US postal reform bill heading for vote by full Senate

The US Senate is set to vote this afternoon on measures to rescue the ailing US Postal Service, after the Lieberman-Carper-Collins bill survived an attempt to block debate. The likely shape of the Senate’s 21st Century Postal Service Act (s.1789) is anything but certain, with as many as 38 amendments offered to the core proposals to reshape the US mail processing network and cutback on under-used post offices splitting US lawmakers.

[update: 3.30pm EST] This afternoon S.1789 survived a key a vote to block debate, on the grounds of its potential impact on the federal deficit, with Senators voting 62 to 37 to ignore a motion from Alabama Senator Jeff Sessions to halt proceedings. Sessions had said the bill would add $34bn to the federal deficit, but the requirement for 60 votes to dismiss his point of order was achieved.

The Senate is now considering the various amendments proposed, and will take another vote on passing the bill (as amended) at the end – a vote that also requires 60 votes in favour to pass.

Divides over many issues, like the elimination of Saturday deliveries, are not falling along Party lines, while in other matters like network cut-backs, job protections and attempts to reduce union powers, the Democrat-Republican influences are more clear among the Senators and their proposed amendments.

Local influences are also strongly apparent for Senators, particularly those living in rural areas facing a loss of post offices, or in areas where major USPS mail processing plants are being targeted for consolidation.

Amendments

Among the amendments being voted on are proposals to further review, delay or stop outright the closing of rural post offices, adding requirements on USPS to provide alternative postal retail outlets, and even to bring in state governments to decide on the survival of local post offices.

There are also lawmakers proposing limits to the downsizing of the USPS workforce and mail processing facility, and measures to protect mail service standards.

Other amendments seek tougher measures that the core bill proposals, such as requirements for eligible USPS workers to retire, powers for USPS to close unprofitable post offices, a pilot of alternative delivery arrangements, stronger requirements for postal products to cover their costs, a new Commission on Postal Reorganisation and even a proposal proposing to end the current monopoly that the Postal Service has in accessing household mailboxes.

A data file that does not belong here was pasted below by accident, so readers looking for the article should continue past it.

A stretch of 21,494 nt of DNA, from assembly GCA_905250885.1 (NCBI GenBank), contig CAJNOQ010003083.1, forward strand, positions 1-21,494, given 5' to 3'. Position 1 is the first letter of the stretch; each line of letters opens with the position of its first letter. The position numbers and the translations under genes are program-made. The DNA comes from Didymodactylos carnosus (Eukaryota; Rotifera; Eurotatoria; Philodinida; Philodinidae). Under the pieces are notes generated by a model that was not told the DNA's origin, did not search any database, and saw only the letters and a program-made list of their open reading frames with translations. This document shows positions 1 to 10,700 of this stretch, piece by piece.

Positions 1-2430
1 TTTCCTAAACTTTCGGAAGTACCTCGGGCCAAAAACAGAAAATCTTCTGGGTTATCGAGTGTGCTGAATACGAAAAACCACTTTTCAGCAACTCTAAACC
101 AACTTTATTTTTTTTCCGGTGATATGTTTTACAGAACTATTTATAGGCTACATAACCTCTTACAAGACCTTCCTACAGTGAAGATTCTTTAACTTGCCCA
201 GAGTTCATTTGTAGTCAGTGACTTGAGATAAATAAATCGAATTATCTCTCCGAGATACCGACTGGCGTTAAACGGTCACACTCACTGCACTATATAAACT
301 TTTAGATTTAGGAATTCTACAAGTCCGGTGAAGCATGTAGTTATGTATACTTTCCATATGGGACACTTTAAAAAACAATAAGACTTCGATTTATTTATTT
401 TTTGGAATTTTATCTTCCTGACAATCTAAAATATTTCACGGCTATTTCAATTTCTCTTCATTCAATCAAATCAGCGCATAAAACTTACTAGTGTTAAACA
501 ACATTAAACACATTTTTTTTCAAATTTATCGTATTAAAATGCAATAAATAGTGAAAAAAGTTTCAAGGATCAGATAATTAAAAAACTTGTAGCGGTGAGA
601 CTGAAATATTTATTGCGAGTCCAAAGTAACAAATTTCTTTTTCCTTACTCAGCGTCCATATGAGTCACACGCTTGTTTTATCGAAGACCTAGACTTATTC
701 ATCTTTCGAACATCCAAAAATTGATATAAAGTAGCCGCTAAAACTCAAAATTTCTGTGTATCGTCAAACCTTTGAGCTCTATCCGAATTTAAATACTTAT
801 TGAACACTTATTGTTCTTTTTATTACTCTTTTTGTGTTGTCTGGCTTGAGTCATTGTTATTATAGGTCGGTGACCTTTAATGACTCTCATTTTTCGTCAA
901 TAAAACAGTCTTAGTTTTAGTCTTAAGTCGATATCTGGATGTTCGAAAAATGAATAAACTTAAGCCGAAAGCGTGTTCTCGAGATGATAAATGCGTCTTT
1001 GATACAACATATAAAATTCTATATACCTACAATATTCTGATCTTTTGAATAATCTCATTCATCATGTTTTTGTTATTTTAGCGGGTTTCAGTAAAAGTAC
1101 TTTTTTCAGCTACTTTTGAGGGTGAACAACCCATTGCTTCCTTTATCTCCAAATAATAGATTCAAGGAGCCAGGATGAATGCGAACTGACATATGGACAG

Proposed amendments also include efforts to limit union power within USPS contract negotiations, and efforts to force top executives to reduce their salaries.

Reform

Amendments supported by the full Senate will join the S.1789 bill that seeks to help the Postal Service turn around its current multi-billion dollar annual losses, a situation caused by the dramatic fall in mail volumes since 2006, and worsened by serious pension over-funding and a punitive system of pre-funding future healthcare liabilities.

It would appear that all US stakeholders support change at the US Postal Service in some way to cope with an increasingly digital age. Unions, professional associations and industry groups have been pushing their members to contact their local Senators to support their favoured amendments.

However, Senators as with mail industry stakeholders all have a different idea of the best approach for change – whether it be restructuring pension and benefit systems, reducing the size of the processing and retail networks, cutting back the workforce, raising postal rates, altering First Class Mail standards – or innovating to find new ways to bring in revenue into the Postal Service.

With some Senators still threatening to block the entire bill if it does not satisfy their key demands, passage of the bill is not guaranteed. Even if it does pass, it would then require a challenging vote in the House of Representatives, which has a different political make up to the Senate with a Republican majority. The House has its own postal reform bill to counter S.1789, a bill which has also passed through committee and is awaiting a floor hearing.

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